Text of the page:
Wednesday, September 26, 2012

Criss Angel, Swamp Fox

I wonder whether a magician might have some interesting thoughts on military formations and tactics.

The way tricks depend on the audience's perspective to conceal what's really happening reminds me of an army unit trying to stay in defilade.

Tuesday, September 25, 2012

NFL Referees & IRS Agents


Do you agree that the U.S. tax code is convoluted?
Do you think the solution is hiring better IRS agents?

The National Football League is under fire for not agreeing to terms with its top referees. As a result, the back-up refs have been involved in several controversies.


Many commentators have been quick to blame the replacement refs, but how can they be expected to perform at the same level as the fully trained professionals? Perhaps the root cause is more fundamental. The NFL has a kazillion rules in its rule book. New rules and complexity are added each year. Ironically the more "just" the rules become, the harder they become to adjudicate appropriately. This complexity mirrors the federal tax code. The response in this context is often to call for streamlined rules, not better IRS agents. Maybe the league can understand the true culprit is reliance on a system that only a small cadre of experts can maintain. cf. Leviticus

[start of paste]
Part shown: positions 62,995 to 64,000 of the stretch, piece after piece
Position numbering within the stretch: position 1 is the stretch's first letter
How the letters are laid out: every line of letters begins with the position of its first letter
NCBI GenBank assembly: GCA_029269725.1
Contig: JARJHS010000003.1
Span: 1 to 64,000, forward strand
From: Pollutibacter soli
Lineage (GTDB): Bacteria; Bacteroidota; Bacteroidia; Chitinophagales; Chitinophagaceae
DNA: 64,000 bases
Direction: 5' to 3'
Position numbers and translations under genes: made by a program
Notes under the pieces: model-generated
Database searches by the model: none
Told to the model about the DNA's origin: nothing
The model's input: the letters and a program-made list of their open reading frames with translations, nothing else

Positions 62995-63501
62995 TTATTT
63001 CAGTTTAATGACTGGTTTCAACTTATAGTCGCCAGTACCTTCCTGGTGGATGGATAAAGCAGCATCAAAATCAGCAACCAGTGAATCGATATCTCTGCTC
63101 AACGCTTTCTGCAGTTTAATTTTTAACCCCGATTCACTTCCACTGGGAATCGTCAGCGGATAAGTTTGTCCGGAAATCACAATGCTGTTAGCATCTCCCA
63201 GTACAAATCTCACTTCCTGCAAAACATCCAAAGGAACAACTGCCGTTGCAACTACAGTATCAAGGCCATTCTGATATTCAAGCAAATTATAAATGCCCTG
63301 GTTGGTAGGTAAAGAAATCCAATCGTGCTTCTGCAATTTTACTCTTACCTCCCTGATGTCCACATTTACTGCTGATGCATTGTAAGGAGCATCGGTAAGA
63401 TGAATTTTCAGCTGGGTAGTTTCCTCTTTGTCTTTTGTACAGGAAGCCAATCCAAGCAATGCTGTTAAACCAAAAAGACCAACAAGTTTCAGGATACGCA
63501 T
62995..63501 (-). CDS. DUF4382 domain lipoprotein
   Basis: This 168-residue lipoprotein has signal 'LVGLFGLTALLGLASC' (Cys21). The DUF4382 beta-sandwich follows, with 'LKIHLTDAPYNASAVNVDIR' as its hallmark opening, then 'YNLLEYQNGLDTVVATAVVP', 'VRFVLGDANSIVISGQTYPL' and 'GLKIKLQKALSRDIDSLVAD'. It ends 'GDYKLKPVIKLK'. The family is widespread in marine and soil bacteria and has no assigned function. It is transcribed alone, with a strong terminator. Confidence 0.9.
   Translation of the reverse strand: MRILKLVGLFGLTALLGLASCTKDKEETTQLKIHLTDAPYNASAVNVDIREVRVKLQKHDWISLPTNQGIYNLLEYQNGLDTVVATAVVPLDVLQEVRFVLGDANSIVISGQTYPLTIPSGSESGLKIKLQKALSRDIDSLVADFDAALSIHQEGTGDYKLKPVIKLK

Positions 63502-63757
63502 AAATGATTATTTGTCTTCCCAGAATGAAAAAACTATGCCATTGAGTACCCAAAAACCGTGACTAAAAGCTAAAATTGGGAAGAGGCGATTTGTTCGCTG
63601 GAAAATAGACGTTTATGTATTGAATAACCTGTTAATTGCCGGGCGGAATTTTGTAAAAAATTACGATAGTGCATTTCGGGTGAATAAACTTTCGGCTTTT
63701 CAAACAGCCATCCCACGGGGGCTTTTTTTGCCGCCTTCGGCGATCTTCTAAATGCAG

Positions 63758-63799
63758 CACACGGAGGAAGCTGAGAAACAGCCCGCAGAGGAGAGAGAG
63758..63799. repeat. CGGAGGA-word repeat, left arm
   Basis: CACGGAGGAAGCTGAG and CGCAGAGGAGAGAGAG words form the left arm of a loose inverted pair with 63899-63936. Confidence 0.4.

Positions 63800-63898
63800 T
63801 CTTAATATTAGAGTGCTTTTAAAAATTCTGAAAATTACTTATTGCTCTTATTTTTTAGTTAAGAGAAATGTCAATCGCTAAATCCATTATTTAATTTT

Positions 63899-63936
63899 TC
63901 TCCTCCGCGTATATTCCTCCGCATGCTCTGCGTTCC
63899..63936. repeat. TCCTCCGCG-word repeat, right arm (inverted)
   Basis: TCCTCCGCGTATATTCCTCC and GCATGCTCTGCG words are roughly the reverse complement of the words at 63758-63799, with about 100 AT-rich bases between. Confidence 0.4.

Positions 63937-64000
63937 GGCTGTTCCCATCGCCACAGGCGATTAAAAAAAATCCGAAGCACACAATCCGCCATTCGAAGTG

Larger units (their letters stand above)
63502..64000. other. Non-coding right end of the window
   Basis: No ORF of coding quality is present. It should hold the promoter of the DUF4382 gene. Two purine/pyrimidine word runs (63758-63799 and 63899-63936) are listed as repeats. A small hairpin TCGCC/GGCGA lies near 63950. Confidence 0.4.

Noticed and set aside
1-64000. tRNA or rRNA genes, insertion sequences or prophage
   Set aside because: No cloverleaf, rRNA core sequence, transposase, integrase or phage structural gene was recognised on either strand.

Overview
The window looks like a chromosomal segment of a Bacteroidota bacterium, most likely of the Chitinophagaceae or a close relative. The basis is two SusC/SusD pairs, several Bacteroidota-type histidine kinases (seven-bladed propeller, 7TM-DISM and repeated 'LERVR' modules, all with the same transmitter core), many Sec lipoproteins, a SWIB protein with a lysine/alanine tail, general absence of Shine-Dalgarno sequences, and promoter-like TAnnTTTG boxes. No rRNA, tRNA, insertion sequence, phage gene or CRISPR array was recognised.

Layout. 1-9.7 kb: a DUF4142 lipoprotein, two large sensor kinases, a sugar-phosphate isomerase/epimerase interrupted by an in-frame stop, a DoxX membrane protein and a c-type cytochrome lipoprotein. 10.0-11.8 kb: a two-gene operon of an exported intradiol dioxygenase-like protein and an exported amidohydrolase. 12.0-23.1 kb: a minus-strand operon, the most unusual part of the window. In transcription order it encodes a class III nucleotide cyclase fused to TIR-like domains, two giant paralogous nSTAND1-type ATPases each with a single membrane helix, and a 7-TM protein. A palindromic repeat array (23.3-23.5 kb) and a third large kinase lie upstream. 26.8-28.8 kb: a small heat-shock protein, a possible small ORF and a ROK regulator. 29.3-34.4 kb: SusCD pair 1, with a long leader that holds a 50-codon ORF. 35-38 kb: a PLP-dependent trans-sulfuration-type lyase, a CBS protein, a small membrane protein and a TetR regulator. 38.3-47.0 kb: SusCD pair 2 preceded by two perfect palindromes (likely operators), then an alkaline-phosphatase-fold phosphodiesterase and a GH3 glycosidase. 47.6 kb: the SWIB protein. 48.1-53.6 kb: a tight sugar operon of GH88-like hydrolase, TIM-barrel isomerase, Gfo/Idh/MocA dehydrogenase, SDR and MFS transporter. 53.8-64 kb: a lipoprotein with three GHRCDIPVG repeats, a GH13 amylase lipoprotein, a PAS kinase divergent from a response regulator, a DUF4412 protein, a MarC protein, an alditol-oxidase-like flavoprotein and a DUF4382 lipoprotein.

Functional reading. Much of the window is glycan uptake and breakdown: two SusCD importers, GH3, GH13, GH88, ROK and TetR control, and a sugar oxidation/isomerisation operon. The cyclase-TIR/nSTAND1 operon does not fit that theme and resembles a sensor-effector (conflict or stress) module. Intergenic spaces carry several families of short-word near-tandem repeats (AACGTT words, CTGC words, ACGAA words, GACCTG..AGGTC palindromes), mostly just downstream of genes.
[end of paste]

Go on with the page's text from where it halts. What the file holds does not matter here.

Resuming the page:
Wednesday, September 19, 2012

Healthcare Delivery, or "I Hope My Podiatrist Knows the Formula for Focal Length of a Spherical Mirror"

If you agree that a system in constantly in flux and then freeze the current best practices, then you should not be surprised when the system has changed enough to where there are new best practices. The problem is the degree to which the current best practices are frozen. When it comes to the delivery of health care, this freeze comes from tactics such as regulation, certificates of need, credentialing, education requirements, and limited medical school admissions. Think those are easy to change?

I imagine a future where division of labor leads to specialization and greater efficiency: